“Let me guess: he wants to hold total dominion over all matter, you want to see new worlds and save civilisations.”
“No! ...well, yes. But don’t you dare say I told you so.”
The Doctor remained diplomatically silent. For all of three seconds. “I did try and-“
“Yes, all right,” snapped Jenny. “Anyway, I’ve found someone new. I’m off to meet her now and we’re going away for a little while. To a whole new universe in fact. It’s called E-Space.”
The Doctor felt a nasty tingling feeling crawl up the back of his neck. “And who is this new person?” he asked, finding that his voice was now a strangled squeak.
“Romana!” said the Doctor. “What? Nicking one ex isn’t enough for you? No, no you most certainly cannot go! One, she’s dead. Two, that’s my Romana. Get your own. We frolicked around Paris, punted on the Cam, were tragically separated by whole universes. Twice! We were epic and awesome and several religions were founded based on our love. You can’t have her.”
Jenny raised an elegant eyebrow and threw her backpack over her shoulder. “She’s not dead, and she asked me. I really think you ought to work on your ability to handle rejection.”
“She didn’t reject me,” muttered the Doctor. “She just felt hurt and betrayed that I fought the Time lords to save myself but couldn’t be bothered doing the same on her behalf.”
“Well then. Bye, Dad. See you round.”
The Doctor sniffed dramatically as he watched his daughter leave the TARDIS. Probably forever. Except that he’d snuck into her room one night and injected her with a tracking device. It wasn’t creepy; it was just the act of a loving and concerned parent. Anyway, she’d been sleeping with a crazy homicidal psychopath who might’ve kidnapped her at any moment and used her as a pawn in his mad quest for ultimate power. It certainly wasn’t because he was afraid the pair of them might elope.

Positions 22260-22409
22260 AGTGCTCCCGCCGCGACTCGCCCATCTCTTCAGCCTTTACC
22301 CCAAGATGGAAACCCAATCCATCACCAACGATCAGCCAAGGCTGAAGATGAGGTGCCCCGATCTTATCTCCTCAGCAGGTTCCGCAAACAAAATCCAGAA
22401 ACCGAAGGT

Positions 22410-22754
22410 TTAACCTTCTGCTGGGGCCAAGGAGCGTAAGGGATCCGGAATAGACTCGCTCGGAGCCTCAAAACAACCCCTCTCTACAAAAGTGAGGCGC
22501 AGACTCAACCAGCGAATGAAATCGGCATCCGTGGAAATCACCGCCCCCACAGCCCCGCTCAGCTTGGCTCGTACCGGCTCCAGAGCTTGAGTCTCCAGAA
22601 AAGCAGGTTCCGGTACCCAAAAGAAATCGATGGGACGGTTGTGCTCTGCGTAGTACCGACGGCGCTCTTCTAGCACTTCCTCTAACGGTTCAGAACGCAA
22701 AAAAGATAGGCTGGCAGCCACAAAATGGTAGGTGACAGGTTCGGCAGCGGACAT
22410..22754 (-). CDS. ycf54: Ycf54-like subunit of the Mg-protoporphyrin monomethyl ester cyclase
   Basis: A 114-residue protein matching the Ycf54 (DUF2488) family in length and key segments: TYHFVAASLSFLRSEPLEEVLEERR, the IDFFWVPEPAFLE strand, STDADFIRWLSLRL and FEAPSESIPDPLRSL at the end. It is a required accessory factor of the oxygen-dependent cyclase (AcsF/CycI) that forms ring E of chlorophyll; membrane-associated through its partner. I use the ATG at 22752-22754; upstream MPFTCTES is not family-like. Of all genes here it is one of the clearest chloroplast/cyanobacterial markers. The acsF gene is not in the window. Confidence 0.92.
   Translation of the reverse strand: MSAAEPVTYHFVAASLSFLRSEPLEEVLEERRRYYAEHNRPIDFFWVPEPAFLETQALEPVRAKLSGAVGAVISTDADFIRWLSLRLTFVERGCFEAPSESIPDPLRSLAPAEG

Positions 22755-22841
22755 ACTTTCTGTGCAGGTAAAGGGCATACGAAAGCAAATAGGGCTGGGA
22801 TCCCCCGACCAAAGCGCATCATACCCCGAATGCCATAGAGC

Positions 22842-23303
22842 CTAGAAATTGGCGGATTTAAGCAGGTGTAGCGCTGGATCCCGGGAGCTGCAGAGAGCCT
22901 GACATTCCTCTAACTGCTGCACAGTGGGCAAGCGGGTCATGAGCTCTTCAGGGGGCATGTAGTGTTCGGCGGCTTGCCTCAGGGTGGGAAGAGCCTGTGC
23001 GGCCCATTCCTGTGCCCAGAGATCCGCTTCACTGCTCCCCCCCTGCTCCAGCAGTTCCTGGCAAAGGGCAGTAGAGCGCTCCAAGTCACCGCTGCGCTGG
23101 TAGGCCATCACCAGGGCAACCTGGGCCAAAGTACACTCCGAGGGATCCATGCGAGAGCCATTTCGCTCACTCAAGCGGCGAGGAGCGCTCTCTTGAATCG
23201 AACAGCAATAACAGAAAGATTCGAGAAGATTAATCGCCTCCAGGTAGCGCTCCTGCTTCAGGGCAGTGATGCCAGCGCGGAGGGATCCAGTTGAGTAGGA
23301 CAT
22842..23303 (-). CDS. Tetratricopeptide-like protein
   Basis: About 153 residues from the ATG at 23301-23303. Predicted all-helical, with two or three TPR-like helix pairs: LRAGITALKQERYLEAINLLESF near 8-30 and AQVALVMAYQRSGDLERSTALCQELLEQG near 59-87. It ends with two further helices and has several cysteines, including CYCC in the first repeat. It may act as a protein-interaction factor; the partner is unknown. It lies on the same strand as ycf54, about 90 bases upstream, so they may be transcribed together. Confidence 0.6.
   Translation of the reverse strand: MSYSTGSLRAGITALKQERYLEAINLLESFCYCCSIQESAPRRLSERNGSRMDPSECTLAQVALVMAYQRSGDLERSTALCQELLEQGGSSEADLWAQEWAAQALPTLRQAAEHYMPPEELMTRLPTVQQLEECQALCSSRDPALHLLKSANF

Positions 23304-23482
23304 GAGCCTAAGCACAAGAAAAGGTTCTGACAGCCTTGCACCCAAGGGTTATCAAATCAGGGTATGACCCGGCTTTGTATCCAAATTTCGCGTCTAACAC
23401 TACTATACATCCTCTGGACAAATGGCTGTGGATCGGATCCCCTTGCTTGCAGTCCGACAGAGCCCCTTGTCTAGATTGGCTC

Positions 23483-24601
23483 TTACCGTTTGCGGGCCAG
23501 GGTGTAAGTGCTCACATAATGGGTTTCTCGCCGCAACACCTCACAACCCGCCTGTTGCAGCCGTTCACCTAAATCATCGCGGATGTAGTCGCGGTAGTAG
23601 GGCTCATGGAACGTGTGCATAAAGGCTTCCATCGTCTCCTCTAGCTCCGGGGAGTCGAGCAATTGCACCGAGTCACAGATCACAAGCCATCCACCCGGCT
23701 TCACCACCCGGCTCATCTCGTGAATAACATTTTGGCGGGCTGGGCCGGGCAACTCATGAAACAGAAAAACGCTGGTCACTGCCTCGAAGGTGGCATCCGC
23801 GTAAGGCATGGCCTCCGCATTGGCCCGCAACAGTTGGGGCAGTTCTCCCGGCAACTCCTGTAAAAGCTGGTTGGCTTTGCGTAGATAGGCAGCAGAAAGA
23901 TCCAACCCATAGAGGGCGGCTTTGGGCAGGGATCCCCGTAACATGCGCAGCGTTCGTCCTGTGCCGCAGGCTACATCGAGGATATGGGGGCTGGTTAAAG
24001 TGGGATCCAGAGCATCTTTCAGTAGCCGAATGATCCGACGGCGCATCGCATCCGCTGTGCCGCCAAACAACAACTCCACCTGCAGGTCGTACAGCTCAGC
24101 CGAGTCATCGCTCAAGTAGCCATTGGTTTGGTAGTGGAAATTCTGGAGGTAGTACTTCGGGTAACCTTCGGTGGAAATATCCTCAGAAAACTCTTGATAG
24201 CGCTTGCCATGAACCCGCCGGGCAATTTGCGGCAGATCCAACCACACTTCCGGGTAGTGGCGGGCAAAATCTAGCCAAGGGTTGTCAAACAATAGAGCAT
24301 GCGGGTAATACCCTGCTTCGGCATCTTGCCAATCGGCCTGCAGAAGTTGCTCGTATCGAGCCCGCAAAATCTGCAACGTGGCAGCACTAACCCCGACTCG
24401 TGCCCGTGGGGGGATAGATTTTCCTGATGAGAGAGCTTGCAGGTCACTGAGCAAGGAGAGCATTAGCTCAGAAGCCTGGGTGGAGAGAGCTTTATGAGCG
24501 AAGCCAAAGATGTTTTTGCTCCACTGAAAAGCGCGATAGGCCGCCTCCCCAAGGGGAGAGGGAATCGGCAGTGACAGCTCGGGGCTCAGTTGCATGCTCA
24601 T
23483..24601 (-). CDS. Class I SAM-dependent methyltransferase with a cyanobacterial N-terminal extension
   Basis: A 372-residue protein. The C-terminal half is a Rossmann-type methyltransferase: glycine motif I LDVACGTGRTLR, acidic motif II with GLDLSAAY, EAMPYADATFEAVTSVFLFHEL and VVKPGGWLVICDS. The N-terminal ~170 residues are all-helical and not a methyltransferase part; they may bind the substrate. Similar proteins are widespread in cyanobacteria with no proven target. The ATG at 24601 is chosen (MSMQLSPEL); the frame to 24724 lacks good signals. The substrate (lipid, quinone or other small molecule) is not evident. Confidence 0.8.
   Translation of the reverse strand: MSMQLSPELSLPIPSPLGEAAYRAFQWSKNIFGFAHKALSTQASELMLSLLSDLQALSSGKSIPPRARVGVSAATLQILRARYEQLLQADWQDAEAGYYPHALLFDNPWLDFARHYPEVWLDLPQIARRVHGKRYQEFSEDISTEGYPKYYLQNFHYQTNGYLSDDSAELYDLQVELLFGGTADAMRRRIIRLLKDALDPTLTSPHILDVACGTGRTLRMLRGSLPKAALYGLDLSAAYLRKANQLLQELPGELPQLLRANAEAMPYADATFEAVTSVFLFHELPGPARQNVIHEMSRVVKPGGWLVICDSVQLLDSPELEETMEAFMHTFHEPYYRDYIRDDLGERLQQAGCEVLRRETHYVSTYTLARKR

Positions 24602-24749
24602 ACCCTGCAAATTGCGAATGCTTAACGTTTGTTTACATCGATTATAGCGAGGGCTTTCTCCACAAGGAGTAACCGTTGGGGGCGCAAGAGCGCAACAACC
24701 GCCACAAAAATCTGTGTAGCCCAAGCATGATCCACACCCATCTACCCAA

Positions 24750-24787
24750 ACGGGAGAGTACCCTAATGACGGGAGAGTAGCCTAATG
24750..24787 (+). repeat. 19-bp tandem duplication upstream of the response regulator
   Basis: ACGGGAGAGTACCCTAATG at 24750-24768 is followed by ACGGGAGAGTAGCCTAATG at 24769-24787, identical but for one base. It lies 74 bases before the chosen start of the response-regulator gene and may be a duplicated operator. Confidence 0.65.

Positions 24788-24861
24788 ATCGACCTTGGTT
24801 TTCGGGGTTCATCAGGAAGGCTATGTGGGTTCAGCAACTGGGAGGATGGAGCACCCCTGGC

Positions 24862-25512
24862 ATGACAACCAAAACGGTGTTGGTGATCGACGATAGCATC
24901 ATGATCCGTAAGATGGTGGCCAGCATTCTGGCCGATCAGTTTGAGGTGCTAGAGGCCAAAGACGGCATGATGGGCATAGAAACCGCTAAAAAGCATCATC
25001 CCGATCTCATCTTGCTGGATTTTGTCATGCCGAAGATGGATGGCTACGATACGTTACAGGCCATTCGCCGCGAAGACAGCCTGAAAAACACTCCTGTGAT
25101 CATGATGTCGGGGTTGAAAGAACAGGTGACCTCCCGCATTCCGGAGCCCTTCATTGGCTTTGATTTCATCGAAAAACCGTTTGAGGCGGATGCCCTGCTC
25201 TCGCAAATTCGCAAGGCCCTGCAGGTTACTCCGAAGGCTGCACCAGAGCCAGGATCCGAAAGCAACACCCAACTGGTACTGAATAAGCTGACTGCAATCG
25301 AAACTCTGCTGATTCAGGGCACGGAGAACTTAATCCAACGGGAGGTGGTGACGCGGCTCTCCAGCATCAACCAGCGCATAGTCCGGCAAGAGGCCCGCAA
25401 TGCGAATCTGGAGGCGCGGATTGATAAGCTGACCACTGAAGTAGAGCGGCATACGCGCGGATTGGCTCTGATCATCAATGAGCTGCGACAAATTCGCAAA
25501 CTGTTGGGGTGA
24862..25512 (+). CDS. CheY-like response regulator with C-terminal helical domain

“All alone,” muttered the Doctor sadly. “Poor Doctor. Poor lonely Doctor.” He sobbed dramatically. And then remembered that no-one was there to observe his epic Time Lord angst and felt even worse.
“Oh, don’t be so wet,” snapped the Master, strolling into the console room. “I’m still here.”
The Doctor sighed sorrowfully. “Doesn’t matter,” he said. “How can I possibly forget the fact that you slept with my daughter? It’ll never be the same again between us. Never ever.”
The Master rolled his eyes. “Right, because sleeping with your daughter is so much worse than accidently destroying a quarter of the known universe.”
The Doctor thought about that. Then he thought about it some more. Then he very carefully put his emotional issues to one side and dragged the Master into the nearest bedroom for a long overdue shag.